Using 2000 SEC filings, the Journal report estimates that the Enron pension plan might be underfunded by $4 million, rather than overfunded by the $112 million reported in those same filings. The paper also notes that Enron’s plan could be underfunded by hundreds of millions of dollars, if Enron acted improperly, which is unclear at this point.
Enron reportedly took advantage of what is commonly termed a ‘floor-offset’ arrangement for its benefit programs. These are ‘hybrid’ arrangements where a firm’s defined benefit plan provides a guaranteed ‘floor’ benefit, but that employer obligation is offset by the benefit provided under the defined contribution plan. In Enron’s case, the defined contribution plan was an employee stock ownership plan (ESOP), and as we all now know, the value of the stock in that ESOP is significantly less than it once was.
Of course, there is nothing illegal about the floor-offset arrangement. In fact, this is generally viewed as a ‘win-win’ for employees who are somewhat better shielded from the risk of poor investment returns in the defined benefit plan, while enjoying some upside potential from returns in the defined contribution arrangement. There are, however, those who advocate an entitlement to the benefit from both arrangements, unencumbered by the offset mechanism.
However, the Wall Street Journal report notes that the details of the Enron setup may have been illegal, citing staffers in Congress. The Journal’s report notes that the offsets were calculated in an unusual way. Specifically, that the offset was based on the price of Enron stock from 1996 to 2000, when it was trading between $37.75 and $43.44 – and then used those values to trim the value of pensions that employees had earned between January 1987 and January 1995.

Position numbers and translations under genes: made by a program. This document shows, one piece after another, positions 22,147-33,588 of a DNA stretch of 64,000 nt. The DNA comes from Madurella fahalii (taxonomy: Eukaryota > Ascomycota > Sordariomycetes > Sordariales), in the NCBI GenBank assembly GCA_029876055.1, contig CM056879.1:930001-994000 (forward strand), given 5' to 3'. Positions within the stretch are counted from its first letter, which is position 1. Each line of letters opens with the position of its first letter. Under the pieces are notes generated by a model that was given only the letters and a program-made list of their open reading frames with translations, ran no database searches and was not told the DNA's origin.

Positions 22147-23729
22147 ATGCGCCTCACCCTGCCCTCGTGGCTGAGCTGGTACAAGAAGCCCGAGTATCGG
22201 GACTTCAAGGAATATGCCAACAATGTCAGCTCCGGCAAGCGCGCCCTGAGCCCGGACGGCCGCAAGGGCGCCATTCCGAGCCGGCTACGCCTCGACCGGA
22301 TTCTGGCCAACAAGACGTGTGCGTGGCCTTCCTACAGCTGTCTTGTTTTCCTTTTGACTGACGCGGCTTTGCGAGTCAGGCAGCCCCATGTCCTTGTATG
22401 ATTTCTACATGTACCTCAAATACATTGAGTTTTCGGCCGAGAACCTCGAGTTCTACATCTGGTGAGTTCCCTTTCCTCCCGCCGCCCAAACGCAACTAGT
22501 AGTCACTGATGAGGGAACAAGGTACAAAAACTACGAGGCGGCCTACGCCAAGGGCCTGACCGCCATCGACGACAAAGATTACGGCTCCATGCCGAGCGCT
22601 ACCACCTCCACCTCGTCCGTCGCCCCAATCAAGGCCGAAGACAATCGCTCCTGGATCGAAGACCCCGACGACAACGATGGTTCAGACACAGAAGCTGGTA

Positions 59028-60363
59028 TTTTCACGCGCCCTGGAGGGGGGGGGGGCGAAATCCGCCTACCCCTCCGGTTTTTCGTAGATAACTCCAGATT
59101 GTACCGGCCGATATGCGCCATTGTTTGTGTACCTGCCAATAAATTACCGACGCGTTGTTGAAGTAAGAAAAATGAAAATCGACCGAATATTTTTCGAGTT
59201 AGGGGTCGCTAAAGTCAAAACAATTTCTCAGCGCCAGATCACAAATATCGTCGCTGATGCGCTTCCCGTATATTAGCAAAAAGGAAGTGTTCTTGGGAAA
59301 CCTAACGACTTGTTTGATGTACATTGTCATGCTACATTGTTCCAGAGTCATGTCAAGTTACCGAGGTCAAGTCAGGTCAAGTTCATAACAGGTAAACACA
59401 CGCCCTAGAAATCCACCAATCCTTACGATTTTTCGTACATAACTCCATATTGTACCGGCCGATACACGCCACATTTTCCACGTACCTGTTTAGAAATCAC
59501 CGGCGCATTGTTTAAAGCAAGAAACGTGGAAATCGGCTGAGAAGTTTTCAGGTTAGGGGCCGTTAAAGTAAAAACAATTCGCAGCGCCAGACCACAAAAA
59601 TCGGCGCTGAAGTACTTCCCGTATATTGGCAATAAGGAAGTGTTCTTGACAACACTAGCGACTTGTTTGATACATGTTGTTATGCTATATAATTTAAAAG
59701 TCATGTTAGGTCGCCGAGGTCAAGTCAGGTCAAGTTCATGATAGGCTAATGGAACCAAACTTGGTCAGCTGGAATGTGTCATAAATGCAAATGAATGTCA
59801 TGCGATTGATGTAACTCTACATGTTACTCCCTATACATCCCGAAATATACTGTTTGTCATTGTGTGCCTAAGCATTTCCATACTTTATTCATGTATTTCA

Likely to come under scrutiny is whether Enron employed some kind of chicanery to effectively cut worker’s benefits when it brought in the offset provision – a move that would be prohibited by the Employee Retirement Income Security Act (ERISA).
Steven Kandarian, the executive director of the Pension Benefit Guaranty Corp. (PBGC) will testify about Enron’s pension plan before the Senate Finance Committee this week (see Familiar Faces, Places in Enron Hearings This Week ).
The Wall Street Journal notes that ‘US taxpayers could be on the hook’ for losses in Enron’s pension plan – but the odds of that occurring seem remote, at least at present.
Should the Enron plan turn out to be underfunded, the PBGC could have to step in. The agency has been running a hefty surplus since the late 1990s, though it was not always thus. The PBGC, created by the same legislation that gave birth to today’s pension system, does not draw federal funding. Rather, it is funded by premiums paid by defined benefit programs.
However, a much greater risk to that system seems likely to come from the burgeoning financial problems of the steel industry and it’s looming pension and retiree healthcare liabilities. In fact, the top five steel producers account for more than $10 billion in unfunded pension and health care obligations (see Steel Exec: Consolidation Depends on Government Benefits and LTV Retiree Health Plan Running Out of Cash, Time).
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